A plurality of the sections are designated by way of a symbol contained within the boundary lines defining the section. For instance, section 46 is designated by the letter C.
Additionally, a plurality of the sections 48 are positioned along the bottom edge of each column as shown in FIG. 1 and more clearly in FIG. 4. Within each of these sections 48, there are die face representations 50. Die face representations 50 are shown in FIG. 1 to represent each of the six faces of a die in a specific sequence. It should be noted that the sequence shown in the FIGS. 1, 4, 11, 12, 19 and 25 are exemplary and it is possible to vary the sequence in one or all of the FIGS. 1, 4, 11, 12, 19 and 25. Further, it would be possible to vary the position of the sections 48 within each column and the number of die face representations 50 within each of the sections 48.
FIG. 4 shows a section 52 which is designated by the letter B in its upper left hand corner. In addition, the sections A through W are each given a title such as EDUCATION for section 52, JUDICIAL BRANCH for section 90, FIG. 9 etc. These titles are merely representative of some of the great variety of titles possible which will achieve the contemplated purpose of the present invention.
Referring again to FIG. 4, there is shown a plurality of subsets each arranged as one line which has a representative number and title. For instance, a subset in section B for EDUCATION includes "Kindergarten" which has a subset number of "8". Furthermore, section B for EDUCATION includes a subset entitled "ph.D." having a subset number of "1".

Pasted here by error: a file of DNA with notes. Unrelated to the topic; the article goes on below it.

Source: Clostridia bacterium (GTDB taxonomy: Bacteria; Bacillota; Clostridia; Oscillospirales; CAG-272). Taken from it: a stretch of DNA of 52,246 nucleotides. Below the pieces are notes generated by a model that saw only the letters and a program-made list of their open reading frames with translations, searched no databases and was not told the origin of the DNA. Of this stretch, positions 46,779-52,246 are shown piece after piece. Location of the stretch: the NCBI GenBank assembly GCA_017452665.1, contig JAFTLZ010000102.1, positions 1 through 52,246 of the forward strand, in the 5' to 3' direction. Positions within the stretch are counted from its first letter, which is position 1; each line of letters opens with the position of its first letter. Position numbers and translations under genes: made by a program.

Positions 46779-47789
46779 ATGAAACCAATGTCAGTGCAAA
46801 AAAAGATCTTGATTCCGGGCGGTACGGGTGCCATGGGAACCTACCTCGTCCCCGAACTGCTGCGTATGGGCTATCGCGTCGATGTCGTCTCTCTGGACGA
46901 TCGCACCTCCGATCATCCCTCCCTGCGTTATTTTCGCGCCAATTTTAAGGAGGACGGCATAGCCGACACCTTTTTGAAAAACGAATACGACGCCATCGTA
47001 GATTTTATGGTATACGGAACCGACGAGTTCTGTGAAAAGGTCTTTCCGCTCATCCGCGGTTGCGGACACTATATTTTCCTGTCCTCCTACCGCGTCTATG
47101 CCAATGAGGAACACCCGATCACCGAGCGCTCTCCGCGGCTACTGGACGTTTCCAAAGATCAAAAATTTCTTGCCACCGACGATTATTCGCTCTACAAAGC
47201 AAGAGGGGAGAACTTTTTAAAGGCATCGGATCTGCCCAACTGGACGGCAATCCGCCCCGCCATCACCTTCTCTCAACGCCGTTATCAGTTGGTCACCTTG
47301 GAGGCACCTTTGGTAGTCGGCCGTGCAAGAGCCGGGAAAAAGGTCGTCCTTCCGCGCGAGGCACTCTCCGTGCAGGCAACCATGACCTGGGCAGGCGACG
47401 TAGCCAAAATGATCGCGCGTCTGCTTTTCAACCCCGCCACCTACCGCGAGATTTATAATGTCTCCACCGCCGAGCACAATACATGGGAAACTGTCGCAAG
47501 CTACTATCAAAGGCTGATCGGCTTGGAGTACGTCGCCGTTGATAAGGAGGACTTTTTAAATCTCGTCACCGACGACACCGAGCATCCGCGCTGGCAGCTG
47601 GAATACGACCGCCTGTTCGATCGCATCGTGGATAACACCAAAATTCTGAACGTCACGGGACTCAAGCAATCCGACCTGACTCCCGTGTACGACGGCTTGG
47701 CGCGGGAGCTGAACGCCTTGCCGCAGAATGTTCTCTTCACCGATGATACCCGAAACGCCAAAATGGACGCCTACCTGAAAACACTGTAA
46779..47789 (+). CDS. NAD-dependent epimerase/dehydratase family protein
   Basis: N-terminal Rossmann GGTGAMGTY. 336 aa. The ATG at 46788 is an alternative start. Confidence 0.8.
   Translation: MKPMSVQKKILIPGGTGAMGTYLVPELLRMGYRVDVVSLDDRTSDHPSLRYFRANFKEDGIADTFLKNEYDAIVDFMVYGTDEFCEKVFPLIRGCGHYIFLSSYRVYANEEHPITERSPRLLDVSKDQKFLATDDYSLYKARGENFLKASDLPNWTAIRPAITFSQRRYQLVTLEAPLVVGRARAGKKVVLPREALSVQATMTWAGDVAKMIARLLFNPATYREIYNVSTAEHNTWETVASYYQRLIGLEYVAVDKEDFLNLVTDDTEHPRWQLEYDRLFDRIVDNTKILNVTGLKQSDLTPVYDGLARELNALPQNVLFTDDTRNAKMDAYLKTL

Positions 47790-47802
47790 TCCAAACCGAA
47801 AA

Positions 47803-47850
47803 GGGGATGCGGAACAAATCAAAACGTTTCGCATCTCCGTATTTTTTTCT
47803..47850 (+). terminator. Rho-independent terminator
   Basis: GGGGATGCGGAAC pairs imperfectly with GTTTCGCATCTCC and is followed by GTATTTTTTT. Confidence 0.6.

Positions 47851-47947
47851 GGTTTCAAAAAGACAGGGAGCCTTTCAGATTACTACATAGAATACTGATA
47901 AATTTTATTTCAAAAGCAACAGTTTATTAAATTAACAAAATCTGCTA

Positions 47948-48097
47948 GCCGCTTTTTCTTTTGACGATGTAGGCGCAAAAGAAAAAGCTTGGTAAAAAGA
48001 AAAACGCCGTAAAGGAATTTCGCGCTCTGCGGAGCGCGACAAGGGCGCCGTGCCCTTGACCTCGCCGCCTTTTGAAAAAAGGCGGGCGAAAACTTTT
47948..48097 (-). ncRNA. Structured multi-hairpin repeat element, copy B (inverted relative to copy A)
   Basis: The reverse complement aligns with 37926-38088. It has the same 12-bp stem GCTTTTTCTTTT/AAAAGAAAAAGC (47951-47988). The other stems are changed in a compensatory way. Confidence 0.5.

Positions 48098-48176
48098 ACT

For the most part it can be seen that the higher status positions within each section is represented by low numbers while the higher numbers represent lower status positions. This is not true for all sections, however, as illustrated in section H in FIG. 10 which places "Ambassador" below the "Security Guard" position. This is done to add an element of excitement to the game by allowing one to make a recovery from what usually would be a bad roll of the dice. Also, in some areas the subjective determination of status would not always prove true.
With regard to FIG. 6 there is shown section D entitled "The White House Office". To the right of the subset labels are positioned six space indicators 54. Each space indicator for this section includes a letter/number combination with the letter representing a specific section of the board and the number representing a specific subset within that section.
In FIG. 2, two playing pieces 56 are shown. Each player is to receive two of these playing pieces which have the same distinguishing color or shape.
In FIG. 3, four dice are illustrated. Each player rolls all four dice each turn.
FIG. 26, illustrates the dollar chips to be used in the present invention 58 designates a five dollar piece, chip 60 a fifty dollar piece, and chip 62 a one hundred dollar piece. It is noted that other variations are also possible which will suit the purpose of the present invention. For six players a combination of chips totaling three thousand dollars should be sufficient.
FIG. 25 reveals the "special" section "W" of the present invention. As shown in FIG. 25, section "W" is in the same basic format of the other "non-special[ sections. There is, however, a distinguishing difference in many of the space indicators shown in section "W" which are not available in the other sections. Of particular importance is subset Wl which contains varying electoral vote quantities. To win, a player must end up in subset Wl and roll a sufficient number of dice combinations to accumulate 270 electoral votes which represents a majority of the 538 electoral votes available.
In playing a preferred embodiment of the game each player is first assigned a pair of playing pieces 56 which are colored so as to distinguish one player from another. In the preferred embodiment of the invention a maximum of six players and twelve playing pieces are contemplated. Nonetheless, if desired, it is possible to increase the number of players and playing pieces.
To start the game each player gets 500 dollars worth of the chips represented in FIG. 26 and chooses a similarly colored pair of playing pieces Each player then places 100 dollars in a common pool and places one of the playing pieces within the "START" or "A" section of FIGS. 1 and 4.